Is There A Drone In Your Future?

Posted on 2/9/2015 by Jim Pickerell | Printable Version | Comments (0)

More and more photographers are looking to drones as a cheap way to do aerial photography and a look at subjects from new perspectives. But it is entirely possible that there will be severe restrictions on the private use of drones – at least in the U.S.

According to a new Reuters/Ipsos online poll 73% of Americans think new rules on privately owned drones can’t come fast enough. Forty-two percent oppose private ownership of drones. Another 30 percent think  private drone ownership was fine, and 28 percent are not sure.

Citizens are worried about invasions of privacy. After a drone crashed on the White House lawn there is also the concern about what terrorists might be able to do with them. Drones have also been spotted flying near commercial airports during landings and take offs raising concerns.

One Reuter’s poll respondents equated drone dangers with those posed by guns and drugs. Seventy-one percent said drones should not be allowed to operate over someone else's property, and 64 percent said they would not want their neighbor to have a drone. Forty-six percent of the respondents don't want news organizations using drones to gather news, but 41 percent supported such use.

However, respondents widely supported drone use in law enforcement. Sixty-eight percent support police flying drones to solve crimes, and 62 percent think they might be useful in deterring crime.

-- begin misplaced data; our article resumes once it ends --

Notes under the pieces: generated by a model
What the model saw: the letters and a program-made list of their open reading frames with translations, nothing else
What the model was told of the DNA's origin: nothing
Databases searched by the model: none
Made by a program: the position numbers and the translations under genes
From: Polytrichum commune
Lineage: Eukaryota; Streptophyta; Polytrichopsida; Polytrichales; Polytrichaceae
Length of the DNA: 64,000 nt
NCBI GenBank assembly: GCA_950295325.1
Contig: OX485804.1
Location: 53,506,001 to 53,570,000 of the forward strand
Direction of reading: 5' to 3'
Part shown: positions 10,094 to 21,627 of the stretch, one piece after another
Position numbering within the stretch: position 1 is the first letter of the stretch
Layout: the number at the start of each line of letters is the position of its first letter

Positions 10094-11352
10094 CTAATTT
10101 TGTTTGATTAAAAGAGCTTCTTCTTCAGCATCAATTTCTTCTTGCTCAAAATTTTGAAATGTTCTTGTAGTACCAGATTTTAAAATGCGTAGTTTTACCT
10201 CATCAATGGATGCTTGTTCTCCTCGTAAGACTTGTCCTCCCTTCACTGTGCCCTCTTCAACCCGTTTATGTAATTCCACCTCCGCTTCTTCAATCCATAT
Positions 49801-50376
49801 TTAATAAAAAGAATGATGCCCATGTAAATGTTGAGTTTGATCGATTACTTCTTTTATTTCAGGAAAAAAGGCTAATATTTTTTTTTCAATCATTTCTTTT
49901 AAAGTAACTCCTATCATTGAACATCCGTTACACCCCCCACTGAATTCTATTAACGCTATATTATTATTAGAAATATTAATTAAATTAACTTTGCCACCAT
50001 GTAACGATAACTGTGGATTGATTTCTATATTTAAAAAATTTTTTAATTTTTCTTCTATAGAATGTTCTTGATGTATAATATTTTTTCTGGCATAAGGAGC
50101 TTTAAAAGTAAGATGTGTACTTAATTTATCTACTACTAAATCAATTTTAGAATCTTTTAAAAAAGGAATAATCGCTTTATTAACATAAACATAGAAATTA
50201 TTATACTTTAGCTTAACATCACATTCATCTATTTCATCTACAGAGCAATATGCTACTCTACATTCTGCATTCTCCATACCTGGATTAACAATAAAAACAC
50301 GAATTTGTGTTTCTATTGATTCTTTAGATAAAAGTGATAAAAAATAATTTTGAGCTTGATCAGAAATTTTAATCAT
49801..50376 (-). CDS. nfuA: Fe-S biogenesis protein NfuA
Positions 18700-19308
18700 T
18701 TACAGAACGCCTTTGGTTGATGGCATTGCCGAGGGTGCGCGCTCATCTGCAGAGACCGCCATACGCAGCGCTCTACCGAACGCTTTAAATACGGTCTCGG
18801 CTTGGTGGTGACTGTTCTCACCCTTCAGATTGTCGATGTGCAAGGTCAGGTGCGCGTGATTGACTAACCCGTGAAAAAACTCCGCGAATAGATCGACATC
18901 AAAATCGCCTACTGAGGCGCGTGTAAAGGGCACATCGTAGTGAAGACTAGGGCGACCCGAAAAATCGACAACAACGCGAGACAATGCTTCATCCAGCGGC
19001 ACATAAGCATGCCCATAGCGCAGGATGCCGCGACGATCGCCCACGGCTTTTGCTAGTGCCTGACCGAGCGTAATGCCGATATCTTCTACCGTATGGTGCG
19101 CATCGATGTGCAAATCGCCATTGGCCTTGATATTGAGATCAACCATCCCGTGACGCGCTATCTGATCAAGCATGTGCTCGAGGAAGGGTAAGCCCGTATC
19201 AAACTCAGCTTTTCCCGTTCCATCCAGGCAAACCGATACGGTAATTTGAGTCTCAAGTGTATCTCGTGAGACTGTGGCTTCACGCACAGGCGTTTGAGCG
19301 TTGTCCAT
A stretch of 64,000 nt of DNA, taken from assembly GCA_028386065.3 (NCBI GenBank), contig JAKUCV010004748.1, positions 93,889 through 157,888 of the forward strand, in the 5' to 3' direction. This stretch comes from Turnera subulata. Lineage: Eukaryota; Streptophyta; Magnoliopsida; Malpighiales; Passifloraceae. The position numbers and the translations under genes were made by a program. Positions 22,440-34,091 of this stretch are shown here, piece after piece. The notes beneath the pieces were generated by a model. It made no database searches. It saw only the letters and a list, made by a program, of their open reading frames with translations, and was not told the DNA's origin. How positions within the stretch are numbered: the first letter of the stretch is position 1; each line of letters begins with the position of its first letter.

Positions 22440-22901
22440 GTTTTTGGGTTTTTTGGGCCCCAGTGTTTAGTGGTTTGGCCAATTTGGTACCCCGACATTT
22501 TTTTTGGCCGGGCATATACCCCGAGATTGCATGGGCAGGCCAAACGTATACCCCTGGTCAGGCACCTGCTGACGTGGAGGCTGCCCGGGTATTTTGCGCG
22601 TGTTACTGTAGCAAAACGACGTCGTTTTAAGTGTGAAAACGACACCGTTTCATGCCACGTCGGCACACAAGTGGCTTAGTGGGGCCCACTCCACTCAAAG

The U.S. Federal Aviation Administration has been struggling to develop acceptable small drone regulations. A draft FAA rule is currently under review by the White House Office of Management and Budget. Publication of the proposed rules is expected soon and will be followed by a year or two of comment and revisions before they take effect.

The FAA rule will cover commercial drone uses, such as photography, surveying and crop inspection, which are now mostly banned.  On the other hand, in 2012 Congress granted hobbyists operating model aircraft under a safety code of a community-based organization an exemption from these rules.

Wired Magazine reports some of the things drones are already doing around the world, particularly in remote locations, such as delivering lifesaving medical supplies. hopes to eventually introduce Amazon Prime Air as a way to safely deliver packages into the hands of customers within 30 minutes of placing an order. The company has petitioned the FAA for authorization to conduct research and development tests for such a service.

Copyright © 2015 Jim Pickerell. The above article may not be copied, reproduced, excerpted or distributed in any manner without written permission from the author. All requests should be submitted to Selling Stock at 10319 Westlake Drive, Suite 162, Bethesda, MD 20817, phone 301-461-7627, e-mail: wvz@fpcubgbf.pbz

Jim Pickerell is founder of, an online newsletter that publishes daily. He is also available for personal telephone consultations on pricing and other matters related to stock photography. He occasionally acts as an expert witness on matters related to stock photography. For his current curriculum vitae go to:  


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